The amount of salt in ready to eat salads is increasing and could be damaging consumers’s health, a study has revealed.
Campaign group Action on Salt found that the salt content of salads bought from restaurants, coffee shops and fast food outlets has increased by 13 per cent since they were last surveyed in 2014.
The probe found that Pizza Express Grand Chicken Caesar Salad with Dough Sticks contains 5.3g salt per serving – more than their Classic Margherita Pizza and only 0.7g under an adult’s entire daily recommended salt intake.
More than a third of the 213 restaurants, sandwich and coffee shop chains and fast food salads surveyed contained 2g of salt or more per salad.
Sarah Alderton of Action on Salt said: “Salads are typically considered to be a healthy option, but restaurants and retailers are continuing to add unnecessarily high amounts of salt and saturated fat to their salads and putting the health of their customers in jeopardy.”
The study said that although nutrition information was available at the majority of the restaurant and fast food chains included in the survey – either on pack, on the shelf label or at the counter on request – only cafe brand Costa provided full colour-coded nutrition information.
Without this information readily available at their disposal, consumers struggle to know which options contain the least amount of salt, making it impossible to make an informed decision.
Ms Alderton added: “We want the food industry to be transparent by displaying clear, colour-coded nutrition information on front of pack or at the point of sale, to help consumers make a more informed decision wherever they choose to eat.”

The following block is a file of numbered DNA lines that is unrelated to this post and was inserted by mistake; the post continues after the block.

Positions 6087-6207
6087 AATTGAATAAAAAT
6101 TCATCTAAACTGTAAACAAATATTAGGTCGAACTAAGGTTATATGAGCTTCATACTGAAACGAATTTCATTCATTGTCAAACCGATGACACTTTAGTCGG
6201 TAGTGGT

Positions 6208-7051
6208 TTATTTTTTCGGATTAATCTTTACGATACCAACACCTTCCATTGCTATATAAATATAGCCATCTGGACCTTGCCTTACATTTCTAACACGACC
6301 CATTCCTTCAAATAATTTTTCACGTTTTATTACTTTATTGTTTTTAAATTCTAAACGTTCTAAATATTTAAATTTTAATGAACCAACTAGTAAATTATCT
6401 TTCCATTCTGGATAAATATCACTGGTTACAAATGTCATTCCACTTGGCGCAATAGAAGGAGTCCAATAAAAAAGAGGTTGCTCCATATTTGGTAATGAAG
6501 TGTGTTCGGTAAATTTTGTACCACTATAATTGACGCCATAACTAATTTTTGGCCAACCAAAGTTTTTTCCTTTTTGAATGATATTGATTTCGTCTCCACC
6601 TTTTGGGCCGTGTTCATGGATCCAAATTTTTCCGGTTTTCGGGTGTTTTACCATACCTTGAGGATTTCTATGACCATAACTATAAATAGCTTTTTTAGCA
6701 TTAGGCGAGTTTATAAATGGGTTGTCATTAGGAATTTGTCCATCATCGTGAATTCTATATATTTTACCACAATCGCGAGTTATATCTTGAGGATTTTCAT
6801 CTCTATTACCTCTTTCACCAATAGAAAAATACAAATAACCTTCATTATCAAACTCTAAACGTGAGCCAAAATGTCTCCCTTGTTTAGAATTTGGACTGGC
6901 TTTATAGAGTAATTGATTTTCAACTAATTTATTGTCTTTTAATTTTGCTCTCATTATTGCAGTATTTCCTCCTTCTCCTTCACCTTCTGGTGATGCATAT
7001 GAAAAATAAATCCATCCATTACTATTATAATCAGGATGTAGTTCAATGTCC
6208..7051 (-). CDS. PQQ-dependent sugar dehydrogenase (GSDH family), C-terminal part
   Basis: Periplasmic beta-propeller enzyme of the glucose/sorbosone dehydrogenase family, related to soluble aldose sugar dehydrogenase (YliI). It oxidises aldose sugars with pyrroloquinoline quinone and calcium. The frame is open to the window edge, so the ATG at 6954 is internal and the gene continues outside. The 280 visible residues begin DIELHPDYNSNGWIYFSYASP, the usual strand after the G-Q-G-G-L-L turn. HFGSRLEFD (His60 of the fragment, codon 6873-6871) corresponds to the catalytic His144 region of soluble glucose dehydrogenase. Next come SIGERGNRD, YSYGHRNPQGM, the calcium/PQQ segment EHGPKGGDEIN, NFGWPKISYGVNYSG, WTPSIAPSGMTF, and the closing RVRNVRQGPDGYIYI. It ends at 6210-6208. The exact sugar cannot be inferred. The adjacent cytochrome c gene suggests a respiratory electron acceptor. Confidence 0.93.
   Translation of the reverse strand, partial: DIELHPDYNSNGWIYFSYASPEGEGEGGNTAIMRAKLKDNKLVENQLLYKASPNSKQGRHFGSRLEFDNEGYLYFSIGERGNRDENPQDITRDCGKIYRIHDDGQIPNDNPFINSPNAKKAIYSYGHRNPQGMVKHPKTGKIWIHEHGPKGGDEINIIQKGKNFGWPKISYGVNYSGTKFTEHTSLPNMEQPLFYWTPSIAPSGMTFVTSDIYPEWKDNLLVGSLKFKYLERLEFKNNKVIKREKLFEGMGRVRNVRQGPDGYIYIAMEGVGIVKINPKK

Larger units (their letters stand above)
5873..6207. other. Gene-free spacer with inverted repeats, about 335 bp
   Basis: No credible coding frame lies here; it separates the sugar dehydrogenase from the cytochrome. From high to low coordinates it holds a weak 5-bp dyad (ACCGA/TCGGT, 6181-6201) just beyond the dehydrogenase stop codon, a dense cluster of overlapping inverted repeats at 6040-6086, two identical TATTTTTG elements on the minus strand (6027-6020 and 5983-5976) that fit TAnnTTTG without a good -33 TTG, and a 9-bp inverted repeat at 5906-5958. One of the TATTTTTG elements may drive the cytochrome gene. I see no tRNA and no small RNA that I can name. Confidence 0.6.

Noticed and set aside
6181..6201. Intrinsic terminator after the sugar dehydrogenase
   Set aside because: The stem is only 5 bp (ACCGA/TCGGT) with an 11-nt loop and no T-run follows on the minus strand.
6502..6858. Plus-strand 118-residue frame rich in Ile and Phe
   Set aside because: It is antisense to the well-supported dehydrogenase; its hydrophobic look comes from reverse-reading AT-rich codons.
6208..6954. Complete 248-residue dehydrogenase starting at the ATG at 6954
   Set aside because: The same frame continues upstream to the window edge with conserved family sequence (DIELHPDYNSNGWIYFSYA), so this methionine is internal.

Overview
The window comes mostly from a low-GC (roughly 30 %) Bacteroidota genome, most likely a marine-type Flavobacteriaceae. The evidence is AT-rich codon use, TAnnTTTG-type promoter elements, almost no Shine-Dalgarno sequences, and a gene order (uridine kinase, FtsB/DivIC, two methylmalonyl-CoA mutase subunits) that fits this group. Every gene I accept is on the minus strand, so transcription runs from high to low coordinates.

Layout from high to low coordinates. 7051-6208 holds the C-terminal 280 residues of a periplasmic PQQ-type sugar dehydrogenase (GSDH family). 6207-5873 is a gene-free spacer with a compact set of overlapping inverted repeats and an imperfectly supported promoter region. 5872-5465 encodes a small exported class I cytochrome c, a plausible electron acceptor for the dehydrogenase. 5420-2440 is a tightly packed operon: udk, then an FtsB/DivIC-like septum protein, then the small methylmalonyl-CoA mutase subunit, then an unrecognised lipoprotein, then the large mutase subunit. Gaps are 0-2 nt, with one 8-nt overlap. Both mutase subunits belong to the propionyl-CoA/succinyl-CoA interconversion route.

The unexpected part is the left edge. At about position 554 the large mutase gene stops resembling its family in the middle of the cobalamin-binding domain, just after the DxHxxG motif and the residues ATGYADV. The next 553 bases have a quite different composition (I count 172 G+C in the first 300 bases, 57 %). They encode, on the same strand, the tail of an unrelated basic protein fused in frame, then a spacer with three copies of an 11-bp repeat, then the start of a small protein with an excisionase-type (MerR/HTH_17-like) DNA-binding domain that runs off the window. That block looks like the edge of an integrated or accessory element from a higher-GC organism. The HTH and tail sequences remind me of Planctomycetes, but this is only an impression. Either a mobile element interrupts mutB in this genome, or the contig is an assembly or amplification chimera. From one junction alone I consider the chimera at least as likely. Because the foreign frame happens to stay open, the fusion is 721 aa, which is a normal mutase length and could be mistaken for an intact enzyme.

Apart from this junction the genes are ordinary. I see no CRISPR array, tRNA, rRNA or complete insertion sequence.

Graham MacGregor, professor of cardiovascular medicine at Queen Mary University of London and chairman of Action on Salt, said: “It’s shocking to see that certain restaurants and supermarkets have failed to take responsibility to reduce salt – especially after our 2014 survey exposed their dangerously salty salads.”
Action on Salt also surveyed all ready-to-eat salads from retailers, including pasta, rice, couscous, noodle and salads made from other grains from the deli and ‘food to go’ sections.
Over the last four years, the average salt content of retail salads has remained relatively unchanged.
Pizza Express said: “At PizzaExpress, we pride ourselves in creating a range of delicious and nutritious dishes to suit every diet. Our Grand Caesar salad includes high quality, delicious ingredients such as white anchovies and traditional Gran Milano cheese, which are, by nature, higher in salt. Dishes can be adapted to suit our customer’s preference, with certain ingredients omitted, or dressing served ‘on the side’. We also offer our customers a range of pizza and salad choices with lower salt content such as our Leggera Superfood salad and continue to listen to our customers feedback as part of our ongoing recipe development.”